Democracy does not spontaneously occur by citizens gathering to choose laws. Instead, representative democracy takes place within an extensive legal framework that determines such matters as who gets to vote, how campaigns are conducted, and what conditions must be met for representatives to make valid law. Many of the “rules of the road” that operationalize republicanism have been subject to constitutional challenges in recent decades. For example, lawsuits have been brought against partisan gerrymandering—which is partly responsible for the fact that most congressional districts are no longer party competitive, but instead are either safely Republican or safely Democratic—and against onerous …


Two Cheers For Instant Runoff Voting, Michael E. Lewyn Dec 2011

Two Cheers For Instant Runoff Voting, Michael E. Lewyn

Michael E Lewyn

In multicandidate elections, an unpopular candidate can often win with a minority of the vote if his or her opponents split their votes among several candidates. To solve this problem, some commentators have endorsed instant runoff voting (IRV). Under IRV, voters rank their choices, and the choices of the weaker candidates would be distributed among the leaders. As a result, a candidate who has a plurality of votes but is opposed by the majority of the electorate would be less likely to prevail. Most law-related scholarship on IRV has either strongly endorsed or strongly opposed IRV. This article, by contrast, …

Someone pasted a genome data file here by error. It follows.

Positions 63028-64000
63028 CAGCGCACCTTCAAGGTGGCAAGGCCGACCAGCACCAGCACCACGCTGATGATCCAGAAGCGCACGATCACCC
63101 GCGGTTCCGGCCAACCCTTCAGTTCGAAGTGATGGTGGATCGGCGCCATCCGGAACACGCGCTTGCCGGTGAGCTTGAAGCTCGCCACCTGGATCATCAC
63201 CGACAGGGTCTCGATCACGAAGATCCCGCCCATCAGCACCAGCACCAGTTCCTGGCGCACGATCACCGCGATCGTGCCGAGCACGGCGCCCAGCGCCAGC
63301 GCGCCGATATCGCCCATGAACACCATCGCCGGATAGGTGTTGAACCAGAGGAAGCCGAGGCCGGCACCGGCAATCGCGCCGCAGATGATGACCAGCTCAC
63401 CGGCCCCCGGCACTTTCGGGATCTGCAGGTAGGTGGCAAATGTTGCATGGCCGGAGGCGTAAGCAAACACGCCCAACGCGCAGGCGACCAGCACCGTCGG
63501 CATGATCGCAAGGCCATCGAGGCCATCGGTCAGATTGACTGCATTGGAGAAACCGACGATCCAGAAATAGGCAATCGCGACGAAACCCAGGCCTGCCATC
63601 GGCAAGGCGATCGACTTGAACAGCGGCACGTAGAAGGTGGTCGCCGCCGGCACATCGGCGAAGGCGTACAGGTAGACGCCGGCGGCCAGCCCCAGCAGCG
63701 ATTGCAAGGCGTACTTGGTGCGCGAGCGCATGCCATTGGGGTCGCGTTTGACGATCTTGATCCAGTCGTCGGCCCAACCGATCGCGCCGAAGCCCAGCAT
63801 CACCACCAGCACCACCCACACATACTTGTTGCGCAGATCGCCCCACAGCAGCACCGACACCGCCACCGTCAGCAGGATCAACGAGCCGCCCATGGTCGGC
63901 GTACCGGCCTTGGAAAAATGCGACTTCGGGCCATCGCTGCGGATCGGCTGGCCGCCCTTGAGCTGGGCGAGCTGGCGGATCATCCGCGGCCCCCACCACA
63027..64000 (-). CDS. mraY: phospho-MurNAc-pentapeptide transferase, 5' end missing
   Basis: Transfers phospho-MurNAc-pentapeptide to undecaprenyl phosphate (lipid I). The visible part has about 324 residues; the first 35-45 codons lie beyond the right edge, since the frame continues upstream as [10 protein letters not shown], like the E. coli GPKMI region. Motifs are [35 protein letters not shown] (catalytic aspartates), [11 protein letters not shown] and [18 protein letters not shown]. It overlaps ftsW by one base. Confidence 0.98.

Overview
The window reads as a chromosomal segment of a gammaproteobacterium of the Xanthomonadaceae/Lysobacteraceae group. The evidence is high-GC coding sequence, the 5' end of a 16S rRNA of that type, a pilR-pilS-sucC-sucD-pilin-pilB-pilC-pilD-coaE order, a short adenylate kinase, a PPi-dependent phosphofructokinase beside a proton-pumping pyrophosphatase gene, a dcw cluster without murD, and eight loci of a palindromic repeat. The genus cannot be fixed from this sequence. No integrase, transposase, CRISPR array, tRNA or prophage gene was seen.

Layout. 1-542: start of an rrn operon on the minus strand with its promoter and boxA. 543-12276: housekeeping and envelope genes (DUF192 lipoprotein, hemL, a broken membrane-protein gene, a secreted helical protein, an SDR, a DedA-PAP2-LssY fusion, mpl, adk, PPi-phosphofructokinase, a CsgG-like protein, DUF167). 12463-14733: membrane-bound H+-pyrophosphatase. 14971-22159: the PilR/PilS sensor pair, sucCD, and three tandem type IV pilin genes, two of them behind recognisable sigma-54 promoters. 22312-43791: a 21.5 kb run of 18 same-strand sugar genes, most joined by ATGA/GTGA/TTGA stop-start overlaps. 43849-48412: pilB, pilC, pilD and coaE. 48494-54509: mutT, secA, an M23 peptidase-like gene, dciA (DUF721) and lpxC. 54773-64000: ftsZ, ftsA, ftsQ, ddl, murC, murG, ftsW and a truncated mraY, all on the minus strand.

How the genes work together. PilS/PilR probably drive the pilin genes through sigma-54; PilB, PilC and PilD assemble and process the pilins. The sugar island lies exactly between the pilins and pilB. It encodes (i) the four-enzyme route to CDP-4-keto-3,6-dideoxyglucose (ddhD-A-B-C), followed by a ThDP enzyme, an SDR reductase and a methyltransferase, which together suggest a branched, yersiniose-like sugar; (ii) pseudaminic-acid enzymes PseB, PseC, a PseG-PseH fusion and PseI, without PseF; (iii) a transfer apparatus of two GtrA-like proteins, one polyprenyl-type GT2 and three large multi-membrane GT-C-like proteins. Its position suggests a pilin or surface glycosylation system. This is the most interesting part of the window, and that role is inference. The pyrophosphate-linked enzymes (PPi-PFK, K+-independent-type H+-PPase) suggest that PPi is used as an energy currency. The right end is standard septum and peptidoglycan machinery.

The Natural And The Familiar In Politics And Law, Michael R. Dimino Dec 2011

The Natural And The Familiar In Politics And Law, Michael R. Dimino

Michael R Dimino

The most direct influence on my style as a teacher was my experience as a law student. In my last semester, I took the course on the Law of Democracy and was forever smitten with the subject. I had already been interested in politics and constitutional law, so it was not surprising that I would enjoy a subject that combined them. But the class itself—the areas of the law that were covered and the way in which they were covered—showed me how
exciting law could be. Here was a subject that was crucial to every substantive area of law because …